2019's biggest feature update that has come to mobile platforms like Android and iOS is, no doubt, the system-wide dark mode that many of us have craved for years. Now that the base has been set, many popular app developers have gradually begun rolling out their takes on dark UI design to the masses.
For example, Android 10 users now have a toggle in the display settings that sets Dark mode on for all compatible system and third-party applications. And, for those who didn't know, there is also a switch in the Developer options that forces apps that normally do not have a dark mode to automatically invert colors. It works well with the Play Store, Instagram, and many others.
With all that said, not everything we use is just basic apps. We all browse the web, right? With over 60% net market share, Google's Chrome hands down dominates the browser market on mobile and PC. And with the 77th iteration of Chrome, and above, the Android version, in particular, does come with hidden flags that not only darken the UI elements throughout the app but can invert website colors on demand.
The basic requirements, as noted, are that you must be on Chrome Stable, Beta, Dev, or Canary with a version number higher than 77. Next, you have to type "chrome://flags" in the address bar, search for "dark" and enable any of the three options according to your preferences.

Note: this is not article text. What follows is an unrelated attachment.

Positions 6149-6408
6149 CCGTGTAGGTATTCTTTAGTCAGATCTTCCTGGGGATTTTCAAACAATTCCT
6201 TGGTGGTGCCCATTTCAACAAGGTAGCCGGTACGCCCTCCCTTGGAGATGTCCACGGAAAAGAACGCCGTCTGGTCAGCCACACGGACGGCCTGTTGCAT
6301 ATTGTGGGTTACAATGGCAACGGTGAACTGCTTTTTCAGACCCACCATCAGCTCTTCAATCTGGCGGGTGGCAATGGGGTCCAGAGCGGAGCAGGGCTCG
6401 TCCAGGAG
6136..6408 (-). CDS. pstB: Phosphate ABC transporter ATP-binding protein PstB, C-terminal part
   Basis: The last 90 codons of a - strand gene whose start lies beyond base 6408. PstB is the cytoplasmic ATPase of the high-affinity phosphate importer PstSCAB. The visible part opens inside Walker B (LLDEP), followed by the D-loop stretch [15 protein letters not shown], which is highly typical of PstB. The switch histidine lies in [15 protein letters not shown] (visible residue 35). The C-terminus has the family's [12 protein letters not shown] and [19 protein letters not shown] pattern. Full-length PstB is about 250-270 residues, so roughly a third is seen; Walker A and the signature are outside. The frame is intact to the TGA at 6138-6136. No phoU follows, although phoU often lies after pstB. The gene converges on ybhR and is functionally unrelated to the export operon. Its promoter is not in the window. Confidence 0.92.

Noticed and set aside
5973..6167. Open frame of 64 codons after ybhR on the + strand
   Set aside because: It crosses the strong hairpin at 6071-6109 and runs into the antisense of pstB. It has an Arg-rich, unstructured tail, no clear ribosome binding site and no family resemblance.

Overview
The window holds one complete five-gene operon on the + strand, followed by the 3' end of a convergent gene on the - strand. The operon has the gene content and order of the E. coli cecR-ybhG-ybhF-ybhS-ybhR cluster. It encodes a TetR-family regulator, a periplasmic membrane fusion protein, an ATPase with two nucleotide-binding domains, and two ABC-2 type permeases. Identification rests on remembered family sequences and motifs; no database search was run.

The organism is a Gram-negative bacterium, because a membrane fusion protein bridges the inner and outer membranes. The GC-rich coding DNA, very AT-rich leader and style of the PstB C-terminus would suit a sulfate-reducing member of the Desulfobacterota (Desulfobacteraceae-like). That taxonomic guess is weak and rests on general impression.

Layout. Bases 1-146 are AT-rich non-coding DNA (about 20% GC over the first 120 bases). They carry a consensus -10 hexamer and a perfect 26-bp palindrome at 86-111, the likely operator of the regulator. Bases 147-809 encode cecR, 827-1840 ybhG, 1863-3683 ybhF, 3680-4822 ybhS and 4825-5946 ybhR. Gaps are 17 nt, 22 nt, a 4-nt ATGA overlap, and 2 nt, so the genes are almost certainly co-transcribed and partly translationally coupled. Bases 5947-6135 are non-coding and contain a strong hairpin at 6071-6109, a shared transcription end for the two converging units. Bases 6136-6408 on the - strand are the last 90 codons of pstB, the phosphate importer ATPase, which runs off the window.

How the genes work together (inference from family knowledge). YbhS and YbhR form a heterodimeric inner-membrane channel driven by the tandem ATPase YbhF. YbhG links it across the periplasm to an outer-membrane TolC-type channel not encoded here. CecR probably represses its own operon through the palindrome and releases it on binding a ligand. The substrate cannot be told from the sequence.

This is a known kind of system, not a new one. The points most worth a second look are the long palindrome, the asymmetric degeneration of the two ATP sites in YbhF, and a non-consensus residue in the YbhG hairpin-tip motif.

The first one - "Force Dark Mode for Web Contents", does exactly what it says and you are greeted with a handful of modes to choose from. If you are a fan of black, then I suggest you go for "Enabled with simple HSL-based inversion", otherwise you can experiment and pick up the type of inversion that best suits you.
The second one - "Android Chrome UI dark mode" - when turned on, lets you use the built-in dark mode for the user interface explicitly.
And lastly, enabling "Security interstitials dark mode" adds color inversion support to Chrome's hidden URLs like the flags menu itself.
Do note that web color inversion is still highly experimental and you might find some hard-to-see text or imagery on occasion.
For extra hidden Chrome features, you can fiddle with the flags menu to your heart's content but beware of possible crashes and instability. If you find some interesting stuff there, do let us know.
Just as a sidenote, the web color inversion is available on Chrome for Windows, and could be for Mac and Linux. Please, someone, confirm if it is so.
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